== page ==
This may be a bit abstract. Have a look into some of the JSON files in the alphabets folder to get a better understanding of the notation.

    Short form

    The short form files are found in the folder alphabets/src. If you would like to improve the rule sets, this is the place to look at. The files consist of a specification of the alphabet in regex terms (e. g., a-z for Latin), some optional macros (that is rules to be run on the rules) and of the list of rule blocks. Each rule block consists of rules in the short form.

    The short form is a tuple [a, b, lang]:

    • a is a regular expression string, b is a regular expression replacement string.

    • lang is an optional specifier of the language to which the rule is restricted, such as en or de.

    • Only lowercase letters are used in a and b. Uppercase and mixed-case will be handled automatically.

    • The rules will be applied in the order of their length (excluding bracketed parts), starting with the longest rule. It may sometimes be appropriate to give higher priority to certain rules. In this case, underscores _ can be inserted at one's convenience. They will increase the length for the priority sorting and will be ignored afterwards.

    • The tuples are grouped into array fields. All tuples of one field will always be applied together. That means: Either none of them will be applied or all of them will be applied.

    Long form

    The long form will be generated automatically from the short form by running npm run preprocess.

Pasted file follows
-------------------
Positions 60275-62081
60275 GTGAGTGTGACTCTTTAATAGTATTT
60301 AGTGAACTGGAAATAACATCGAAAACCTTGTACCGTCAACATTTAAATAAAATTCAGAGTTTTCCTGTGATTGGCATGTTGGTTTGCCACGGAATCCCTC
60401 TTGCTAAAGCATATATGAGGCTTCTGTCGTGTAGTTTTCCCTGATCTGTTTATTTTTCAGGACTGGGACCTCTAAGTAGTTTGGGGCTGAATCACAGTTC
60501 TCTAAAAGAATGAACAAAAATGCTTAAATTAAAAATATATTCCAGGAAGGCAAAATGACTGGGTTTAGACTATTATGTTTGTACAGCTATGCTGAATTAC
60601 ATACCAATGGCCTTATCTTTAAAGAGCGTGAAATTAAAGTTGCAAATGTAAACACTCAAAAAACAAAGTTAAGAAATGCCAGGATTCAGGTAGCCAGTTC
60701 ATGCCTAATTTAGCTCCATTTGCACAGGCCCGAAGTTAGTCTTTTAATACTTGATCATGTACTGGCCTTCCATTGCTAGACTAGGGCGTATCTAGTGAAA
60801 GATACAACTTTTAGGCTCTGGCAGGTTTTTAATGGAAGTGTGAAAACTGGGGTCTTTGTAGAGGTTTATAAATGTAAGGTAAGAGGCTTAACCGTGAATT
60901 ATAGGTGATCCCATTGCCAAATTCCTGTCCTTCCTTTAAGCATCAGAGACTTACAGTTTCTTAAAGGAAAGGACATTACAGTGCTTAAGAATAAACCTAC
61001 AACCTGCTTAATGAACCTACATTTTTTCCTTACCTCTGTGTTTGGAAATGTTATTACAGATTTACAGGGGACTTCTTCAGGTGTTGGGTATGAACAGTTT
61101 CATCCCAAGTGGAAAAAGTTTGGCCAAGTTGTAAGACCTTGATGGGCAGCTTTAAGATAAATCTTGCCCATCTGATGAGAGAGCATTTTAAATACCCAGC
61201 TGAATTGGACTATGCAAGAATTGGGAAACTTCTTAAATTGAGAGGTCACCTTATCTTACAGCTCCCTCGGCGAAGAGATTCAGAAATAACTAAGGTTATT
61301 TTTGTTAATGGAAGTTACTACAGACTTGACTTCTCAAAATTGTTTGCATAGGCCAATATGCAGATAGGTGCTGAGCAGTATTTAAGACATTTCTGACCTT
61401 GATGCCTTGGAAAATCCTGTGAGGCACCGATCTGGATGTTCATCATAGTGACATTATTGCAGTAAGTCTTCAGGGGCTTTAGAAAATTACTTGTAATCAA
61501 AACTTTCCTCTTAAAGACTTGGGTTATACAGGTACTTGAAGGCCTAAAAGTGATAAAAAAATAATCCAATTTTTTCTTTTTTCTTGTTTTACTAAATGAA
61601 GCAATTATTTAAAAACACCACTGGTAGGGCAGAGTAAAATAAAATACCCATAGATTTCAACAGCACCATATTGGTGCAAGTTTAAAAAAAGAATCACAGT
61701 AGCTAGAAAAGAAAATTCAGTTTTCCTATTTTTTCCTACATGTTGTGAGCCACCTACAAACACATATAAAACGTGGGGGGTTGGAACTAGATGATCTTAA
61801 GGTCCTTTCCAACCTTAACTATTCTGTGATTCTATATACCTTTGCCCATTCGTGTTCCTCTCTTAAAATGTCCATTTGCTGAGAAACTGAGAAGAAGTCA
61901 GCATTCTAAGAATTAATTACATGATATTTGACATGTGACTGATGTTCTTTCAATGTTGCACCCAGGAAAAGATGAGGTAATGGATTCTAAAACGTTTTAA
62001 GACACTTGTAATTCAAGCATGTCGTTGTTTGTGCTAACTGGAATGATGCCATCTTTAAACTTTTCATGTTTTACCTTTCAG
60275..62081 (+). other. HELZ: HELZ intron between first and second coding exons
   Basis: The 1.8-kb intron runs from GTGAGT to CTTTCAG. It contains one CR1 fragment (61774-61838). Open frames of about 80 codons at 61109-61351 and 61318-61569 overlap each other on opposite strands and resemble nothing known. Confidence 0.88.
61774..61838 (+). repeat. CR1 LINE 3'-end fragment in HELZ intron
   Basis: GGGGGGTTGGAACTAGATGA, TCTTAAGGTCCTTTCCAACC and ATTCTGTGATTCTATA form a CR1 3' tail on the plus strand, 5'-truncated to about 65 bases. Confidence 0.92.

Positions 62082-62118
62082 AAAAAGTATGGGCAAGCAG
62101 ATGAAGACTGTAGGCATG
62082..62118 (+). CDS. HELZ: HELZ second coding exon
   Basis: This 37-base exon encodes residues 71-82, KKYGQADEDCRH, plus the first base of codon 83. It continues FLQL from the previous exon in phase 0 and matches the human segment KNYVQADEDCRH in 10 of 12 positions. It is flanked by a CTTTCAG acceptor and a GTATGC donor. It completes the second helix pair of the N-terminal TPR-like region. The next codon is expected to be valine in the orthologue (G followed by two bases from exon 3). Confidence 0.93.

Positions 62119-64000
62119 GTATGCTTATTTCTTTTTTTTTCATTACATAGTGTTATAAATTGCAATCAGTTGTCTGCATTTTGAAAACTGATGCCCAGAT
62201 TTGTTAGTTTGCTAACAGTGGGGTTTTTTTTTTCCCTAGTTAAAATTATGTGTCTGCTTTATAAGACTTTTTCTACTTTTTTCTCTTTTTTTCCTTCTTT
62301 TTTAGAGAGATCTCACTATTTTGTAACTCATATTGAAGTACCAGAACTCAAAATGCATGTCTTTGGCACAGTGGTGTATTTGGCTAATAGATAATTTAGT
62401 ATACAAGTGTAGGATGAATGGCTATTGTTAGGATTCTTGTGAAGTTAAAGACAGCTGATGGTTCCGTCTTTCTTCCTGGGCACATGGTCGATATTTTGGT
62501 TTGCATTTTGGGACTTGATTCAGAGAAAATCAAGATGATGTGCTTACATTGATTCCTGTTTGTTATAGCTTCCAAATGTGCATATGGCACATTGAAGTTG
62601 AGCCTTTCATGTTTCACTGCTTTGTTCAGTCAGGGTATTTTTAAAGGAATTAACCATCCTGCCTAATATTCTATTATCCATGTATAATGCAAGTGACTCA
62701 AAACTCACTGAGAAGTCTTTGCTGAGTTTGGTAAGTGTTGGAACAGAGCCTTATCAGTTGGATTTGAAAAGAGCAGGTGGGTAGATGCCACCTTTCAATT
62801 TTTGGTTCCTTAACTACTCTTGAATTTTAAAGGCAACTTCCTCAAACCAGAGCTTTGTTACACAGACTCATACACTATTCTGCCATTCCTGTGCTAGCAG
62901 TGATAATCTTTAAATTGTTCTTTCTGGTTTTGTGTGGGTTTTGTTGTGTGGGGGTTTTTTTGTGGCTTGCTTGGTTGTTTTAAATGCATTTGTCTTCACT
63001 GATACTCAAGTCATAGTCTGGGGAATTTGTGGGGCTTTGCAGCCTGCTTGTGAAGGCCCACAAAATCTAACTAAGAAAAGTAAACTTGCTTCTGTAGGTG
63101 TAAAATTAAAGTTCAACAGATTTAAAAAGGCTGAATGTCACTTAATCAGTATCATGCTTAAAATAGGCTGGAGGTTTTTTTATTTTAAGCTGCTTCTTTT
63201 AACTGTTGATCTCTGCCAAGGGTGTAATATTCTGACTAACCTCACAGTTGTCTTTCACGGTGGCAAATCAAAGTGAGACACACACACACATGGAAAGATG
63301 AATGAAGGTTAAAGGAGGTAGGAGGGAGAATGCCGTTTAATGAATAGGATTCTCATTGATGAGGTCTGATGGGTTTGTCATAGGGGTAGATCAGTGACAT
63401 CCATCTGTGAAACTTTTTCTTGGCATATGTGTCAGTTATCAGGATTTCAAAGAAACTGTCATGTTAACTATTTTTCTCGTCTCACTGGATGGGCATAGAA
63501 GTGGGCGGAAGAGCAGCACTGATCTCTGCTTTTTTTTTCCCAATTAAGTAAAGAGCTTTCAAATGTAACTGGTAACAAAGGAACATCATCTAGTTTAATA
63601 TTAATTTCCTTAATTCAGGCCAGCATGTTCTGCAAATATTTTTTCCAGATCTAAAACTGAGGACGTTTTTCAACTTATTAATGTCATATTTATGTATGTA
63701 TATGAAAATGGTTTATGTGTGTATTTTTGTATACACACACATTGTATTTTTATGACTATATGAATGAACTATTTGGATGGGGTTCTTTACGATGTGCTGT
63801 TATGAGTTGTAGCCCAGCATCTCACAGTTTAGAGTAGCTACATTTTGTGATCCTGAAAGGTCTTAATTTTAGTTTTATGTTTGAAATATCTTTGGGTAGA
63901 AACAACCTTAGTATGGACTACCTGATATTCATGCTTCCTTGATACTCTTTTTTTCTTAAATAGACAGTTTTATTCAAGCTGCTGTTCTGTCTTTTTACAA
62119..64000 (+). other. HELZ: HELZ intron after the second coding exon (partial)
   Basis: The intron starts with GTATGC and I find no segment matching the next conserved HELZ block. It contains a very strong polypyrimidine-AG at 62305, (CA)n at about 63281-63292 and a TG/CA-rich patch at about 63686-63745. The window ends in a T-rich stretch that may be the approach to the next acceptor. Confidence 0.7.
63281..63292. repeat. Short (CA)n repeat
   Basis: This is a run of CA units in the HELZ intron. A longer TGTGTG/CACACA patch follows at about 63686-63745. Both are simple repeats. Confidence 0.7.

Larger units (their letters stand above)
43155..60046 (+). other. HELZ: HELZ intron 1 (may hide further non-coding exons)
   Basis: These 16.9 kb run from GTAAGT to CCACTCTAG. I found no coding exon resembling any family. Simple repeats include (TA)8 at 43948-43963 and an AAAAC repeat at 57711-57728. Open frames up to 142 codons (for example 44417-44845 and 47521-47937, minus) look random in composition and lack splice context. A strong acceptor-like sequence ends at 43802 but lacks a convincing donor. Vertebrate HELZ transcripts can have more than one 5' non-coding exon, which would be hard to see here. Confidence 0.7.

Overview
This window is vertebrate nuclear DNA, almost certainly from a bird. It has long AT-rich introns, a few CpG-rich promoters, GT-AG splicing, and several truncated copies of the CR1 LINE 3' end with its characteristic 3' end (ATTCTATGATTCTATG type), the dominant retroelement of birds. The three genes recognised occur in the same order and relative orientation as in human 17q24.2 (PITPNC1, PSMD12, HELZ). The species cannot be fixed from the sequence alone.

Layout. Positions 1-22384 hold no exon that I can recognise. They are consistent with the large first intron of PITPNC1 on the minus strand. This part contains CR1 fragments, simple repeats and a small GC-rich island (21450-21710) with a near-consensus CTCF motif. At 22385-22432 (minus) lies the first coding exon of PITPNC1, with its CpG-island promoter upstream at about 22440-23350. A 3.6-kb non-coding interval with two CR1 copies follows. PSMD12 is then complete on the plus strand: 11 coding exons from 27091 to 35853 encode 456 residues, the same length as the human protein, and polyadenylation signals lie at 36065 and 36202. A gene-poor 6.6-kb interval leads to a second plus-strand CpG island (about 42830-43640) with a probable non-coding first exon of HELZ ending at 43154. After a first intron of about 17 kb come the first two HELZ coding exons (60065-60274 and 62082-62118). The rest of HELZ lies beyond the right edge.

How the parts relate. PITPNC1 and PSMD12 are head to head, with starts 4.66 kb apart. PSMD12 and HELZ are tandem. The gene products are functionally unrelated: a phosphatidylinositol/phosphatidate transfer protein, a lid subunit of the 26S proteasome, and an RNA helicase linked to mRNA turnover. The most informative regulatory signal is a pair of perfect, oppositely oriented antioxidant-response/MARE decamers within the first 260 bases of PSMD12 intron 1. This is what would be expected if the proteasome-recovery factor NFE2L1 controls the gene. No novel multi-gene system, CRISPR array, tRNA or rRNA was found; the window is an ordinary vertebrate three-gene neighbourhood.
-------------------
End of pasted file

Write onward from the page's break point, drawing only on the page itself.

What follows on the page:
The long form is a pair [a, b] where alphabetify will apply text.replace(new RegExp(a, 'g'), b) to the input text for each pair, in the order of their appearance:

    • The pairs are organized in lists, where each element contains all the rules that apply at a transliteration level.

      E. g.: There is a text of 100 words. There are 5 (short-form) transliteration rule groups.

      • For the first 20 words, the first element of the (long-form) list will be applied. It contains simply the rules from the first (short-form) rule group.

      • For the next 20 words, the second element of the (long-form) list will be applied. It contains both the rules from the first and the second rule group, in the correct order of their priority.

      • For words 41-60, the third element of the (long-form) list will be applied. It contains rules from the first, second, and third (short-form) rule group.

      • Etc. pp. The crucial point is that at each step where an additional rule group is used, the rules have to be sorted again.

    • There is a separate folder for each source language in the alphabets/build folder.

    Note on transliteration

    • The aim of the transliteration is not to achieve phonetic equivalence, but rather to establish a simple set of one-to-one (or a-few-to-one) character matchings: I believe this is the easiest way for the reader to spot patterns and to memorize the new alphabet.

    • However, when there are script-specific concepts which could not be expressed by such simple non-phonetic matchings, phonetics may be taken into account.

      E. g.: the ancient greek Omega would probably be omitted in a simple non-phonetic matching, and the English O would be matched with Omikron. But the reader also wants to learn the letter Omega. A replacement rule set which distinguishes Omikron from Omega must take phonetics into account.

      Deriving phonetics from written input text works to different degrees for different input languages. While in some rough rules can be established for German, there often appear to be almost no rules for English. That is sad.

    • It is aimed to achieve a balance between keeping the rule set small, and introducing special phonetics-related concepts in a sufficiently accurate way.

    Feedback

    The preferred way of contributing is via issues & pull requests in this repo. I also made some Reddit threads to get in feedback from non-coders:

    Install

    npm i alphabetify

    DownloadsWeekly Downloads

    3

    Version

    0.2.6

    License

    ISC

    Unpacked Size

    983 kB

    Total Files

    15

    Last publish